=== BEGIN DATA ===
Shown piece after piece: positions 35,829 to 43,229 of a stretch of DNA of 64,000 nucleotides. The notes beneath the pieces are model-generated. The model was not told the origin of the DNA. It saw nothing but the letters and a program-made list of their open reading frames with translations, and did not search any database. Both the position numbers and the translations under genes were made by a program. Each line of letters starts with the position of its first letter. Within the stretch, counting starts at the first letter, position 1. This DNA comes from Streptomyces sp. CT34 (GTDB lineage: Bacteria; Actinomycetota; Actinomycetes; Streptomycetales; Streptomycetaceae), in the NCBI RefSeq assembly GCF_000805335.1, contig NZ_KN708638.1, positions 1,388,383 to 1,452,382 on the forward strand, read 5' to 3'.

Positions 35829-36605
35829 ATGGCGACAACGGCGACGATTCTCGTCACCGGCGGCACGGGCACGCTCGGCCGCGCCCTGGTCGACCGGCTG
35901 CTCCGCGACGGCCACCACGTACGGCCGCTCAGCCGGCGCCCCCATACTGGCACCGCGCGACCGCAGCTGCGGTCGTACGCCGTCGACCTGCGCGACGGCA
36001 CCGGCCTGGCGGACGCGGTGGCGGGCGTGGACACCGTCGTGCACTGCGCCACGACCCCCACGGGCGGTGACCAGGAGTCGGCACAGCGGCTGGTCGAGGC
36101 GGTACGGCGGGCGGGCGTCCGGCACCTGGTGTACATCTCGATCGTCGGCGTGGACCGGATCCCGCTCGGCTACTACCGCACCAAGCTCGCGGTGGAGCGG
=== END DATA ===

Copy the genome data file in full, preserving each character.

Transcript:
Shown piece after piece: positions 35,829 to 43,229 of a stretch of DNA of 64,000 nucleotides. The notes beneath the pieces are model-generated. The model was not told the origin of the DNA. It saw nothing but the letters and a program-made list of their open reading frames with translations, and did not search any database. Both the position numbers and the translations under genes were made by a program. Each line of letters starts with the position of its first letter. Within the stretch, counting starts at the first letter, position 1. This DNA comes from Streptomyces sp. CT34 (GTDB lineage: Bacteria; Actinomycetota; Actinomycetes; Streptomycetales; Streptomycetaceae), in the NCBI RefSeq assembly GCF_000805335.1, contig NZ_KN708638.1, positions 1,388,383 to 1,452,382 on the forward strand, read 5' to 3'.

Positions 35829-36605
35829 ATGGCGACAACGGCGACGATTCTCGTCACCGGCGGCACGGGCACGCTCGGCCGCGCCCTGGTCGACCGGCTG
35901 CTCCGCGACGGCCACCACGTACGGCCGCTCAGCCGGCGCCCCCATACTGGCACCGCGCGACCGCAGCTGCGGTCGTACGCCGTCGACCTGCGCGACGGCA
36001 CCGGCCTGGCGGACGCGGTGGCGGGCGTGGACACCGTCGTGCACTGCGCCACGACCCCCACGGGCGGTGACCAGGAGTCGGCACAGCGGCTGGTCGAGGC
36101 GGTACGGCGGGCGGGCGTCCGGCACCTGGTGTACATCTCGATCGTCGGCGTGGACCGGATCCCGCTCGGCTACTACCGCACCAAGCTCGCGGTGGAGCGG